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IPv4 trading by the three big Cloud providers

·4 mins
Kristof Kovacs
Kristof Kovacs
Software Architect & DevOps Consultant

Hello, I’m Kristof, a human being like you, and an easy to work with, friendly guy.

I've been a programmer, a consultant, CIO in startups, head of software development in government, and built two software companies.

Some days I’m coding Golang in the guts of a system and other days I'm wearing a suit to help clients with their DevOps practices.

I wrote this as an assignment for The Economist's Data storytelling and visualisation executive education course, so it's different from my usual writing. :) But some of the data are interesting (suprising even, for me), so I thought I'd republish it here.

The data used in this article comes from Scott Seligman. I downloaded it on 2023-08-04. Thanks!

It's a known fact that IPv4 addresses were exhausted between 2011 and 2019 (depending on the continent), and since then, IPv4 address ranges are a traded commodity with no further supply - no wonder one IPv4 address' price went up from around $8 in 2014 to over $40 in 2022 (with peaks above $60).

Since IPv4 is still the de facto standard for Internet servers that need to be accessible by everybody, owning IPv4 addresses is important for cloud providers, and trading activity in them could be an indicator for their own assessment of growth in number of servers/applications hosted with them.

Which rival companies did you choose to compare? #

I decided to compare the three big Cloud providers by a somewhat technical measure: the IPv4 addresses they owned over time.

  1. Amazon AWS - 32% market share by revenue
  2. Microsoft Azure - 23% market share
  3. Google Cloud Platform (GCP) - 10% market share

Where did you find the data for your comparison? #

Originally I thought that I could be able to download trading data from the Regional Internet Registries (RIR), but this proved problematic: they don't all seem to publish them. (ARIN does, but RIPE doesn't seem to, for example.)

Fortunately, cloud providers provide their CURRENT ip range data publicly, and I found that a software developer named Scott Seligman from Seattle, have for the past few years been scraping this data, and stored each day's state in a GitHub repository. Not the most usual of data formats (but a great idea), and nicely workable with some scripting! :)

After a quick and dirty validation (the latest address counts were aligned with's current data for Google and Amazon), the data seemed trustworthy.

The data covers the last two years (From Aug 2021 to Aug 2023, as of today), this is long enough to see some interesting patterns. (Mr Seiligman actually has 8+ years of AWS data in a different git repository, but only two years for the other two (and some smaller) cloud providers.)

Was anything in the data misleading? #

Not really misleading, but it's an interesting property of this data that IP ranges are of different sizes: the biggest ones ("/8" ranges) can contain 16.777.216 addresses, while the smallest range (a "/32") has only one single IPv4 address.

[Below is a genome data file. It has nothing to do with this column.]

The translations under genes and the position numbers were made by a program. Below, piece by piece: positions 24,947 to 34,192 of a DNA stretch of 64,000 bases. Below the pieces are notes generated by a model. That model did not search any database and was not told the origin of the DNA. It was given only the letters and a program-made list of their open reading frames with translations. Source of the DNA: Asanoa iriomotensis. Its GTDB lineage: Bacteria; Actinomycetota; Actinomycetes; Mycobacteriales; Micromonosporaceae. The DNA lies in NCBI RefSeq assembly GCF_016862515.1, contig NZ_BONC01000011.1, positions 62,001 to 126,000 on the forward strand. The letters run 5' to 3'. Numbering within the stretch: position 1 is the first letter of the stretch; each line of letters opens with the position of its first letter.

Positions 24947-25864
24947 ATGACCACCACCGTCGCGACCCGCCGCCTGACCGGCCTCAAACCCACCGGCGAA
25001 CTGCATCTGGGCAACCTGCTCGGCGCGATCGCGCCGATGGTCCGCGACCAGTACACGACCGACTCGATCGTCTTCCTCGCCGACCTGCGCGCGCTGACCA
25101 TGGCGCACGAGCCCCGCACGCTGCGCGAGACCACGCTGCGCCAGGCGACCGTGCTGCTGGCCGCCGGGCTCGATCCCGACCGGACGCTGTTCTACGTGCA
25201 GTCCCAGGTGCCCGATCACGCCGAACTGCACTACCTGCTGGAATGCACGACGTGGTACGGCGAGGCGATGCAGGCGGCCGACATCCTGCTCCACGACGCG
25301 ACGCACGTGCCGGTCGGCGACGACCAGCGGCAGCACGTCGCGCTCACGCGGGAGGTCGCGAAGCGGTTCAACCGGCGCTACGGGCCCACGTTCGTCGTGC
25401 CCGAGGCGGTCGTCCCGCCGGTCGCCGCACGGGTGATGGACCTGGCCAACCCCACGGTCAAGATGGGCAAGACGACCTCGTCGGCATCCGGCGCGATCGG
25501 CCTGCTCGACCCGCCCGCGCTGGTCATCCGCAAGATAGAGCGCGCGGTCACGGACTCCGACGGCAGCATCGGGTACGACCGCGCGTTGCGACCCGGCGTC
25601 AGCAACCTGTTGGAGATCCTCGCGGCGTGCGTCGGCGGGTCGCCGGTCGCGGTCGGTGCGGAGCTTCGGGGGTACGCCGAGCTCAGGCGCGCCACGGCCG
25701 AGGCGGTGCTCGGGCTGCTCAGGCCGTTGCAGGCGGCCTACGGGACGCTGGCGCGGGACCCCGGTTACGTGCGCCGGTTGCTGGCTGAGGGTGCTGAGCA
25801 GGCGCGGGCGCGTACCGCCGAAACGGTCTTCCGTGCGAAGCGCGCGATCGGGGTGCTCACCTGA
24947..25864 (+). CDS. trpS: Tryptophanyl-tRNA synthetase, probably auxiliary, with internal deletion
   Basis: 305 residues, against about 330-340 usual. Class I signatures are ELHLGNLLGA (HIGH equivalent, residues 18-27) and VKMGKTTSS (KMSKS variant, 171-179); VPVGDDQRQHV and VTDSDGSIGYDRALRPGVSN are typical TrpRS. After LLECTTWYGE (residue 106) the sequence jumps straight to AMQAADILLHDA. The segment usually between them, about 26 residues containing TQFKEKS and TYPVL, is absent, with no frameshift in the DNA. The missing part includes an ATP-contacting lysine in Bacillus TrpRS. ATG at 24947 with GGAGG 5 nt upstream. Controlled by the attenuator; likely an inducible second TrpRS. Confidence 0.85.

Also, some of the IP range amount decreases could come either from selling, or from acquiring some last piece of a bigger range and then unifying it.

What did you learn from the data? #

The IPv4 address ownership somewhat reflects the providers market share by revenue, but not perfectly: Amazon AWS owns the most IPv4 addresses by far, Microsoft Azure comes second, and Google comes third. But while by revenue Amazon AWS is only ~50% bigger than Microsoft Azure, it owns more than twice the IPv4 addresses.

It's interesting to see that Microsoft Azure actually owns more IPv4 ranges than even Amazon AWS, but this amounts to less than half as much IPv4 addresses. Presumably as a latecomer to the Cloud Computing market, it had to build up its stock from smaller, still available ranges.

The companies manifest different trading behaviors. Google's and Microsoft's behavior is close to what I expected to see in the data: they are scooping up IPv4 addresses at a slow and steady rate, always increasing, (almost) never decreasing. On the other hand, Amazon AWS seems to be actively trading: opportunistically buying but also disposing of IPv4 ranges. (I never expected the Cloud providers to sell, too!)

Google goes weeks without adding new stock, while AWS's trader guy almost seems to be day trading. :) I can even identify a trend of him systematically divesting smaller ranges, while keeping/buying the larger ones (which is rational for a big provider): for example, AWS dumped more than 150 ranges (more than 10% of his 1379 owned at the time) in July 2023, while the number of its owned IPv4 addresses barely budged.

The three Cloud providers have different "appetites". In the past two years, they have increased their stock of IPv4 addresses by the following amounts:

  1. Amazon AWS: 65.128.534 => 72.524.132 (+11.3%)
  2. Microsoft Azure: 20.439.974 => 38.525.147 (+88.5%) (!)
  3. Google GCP: 9.092.864 => 12.244.736 (+34.7%)

AWS clearly feels that he "owns enough", while Microsoft almost doubled its stock.

In the chart we can see that Microsoft went on a real "shopping spree" in September/October of 2022, scooping up several fairly large ranges, and didn't increase that much since, so its appetite seems to be satisfied for now.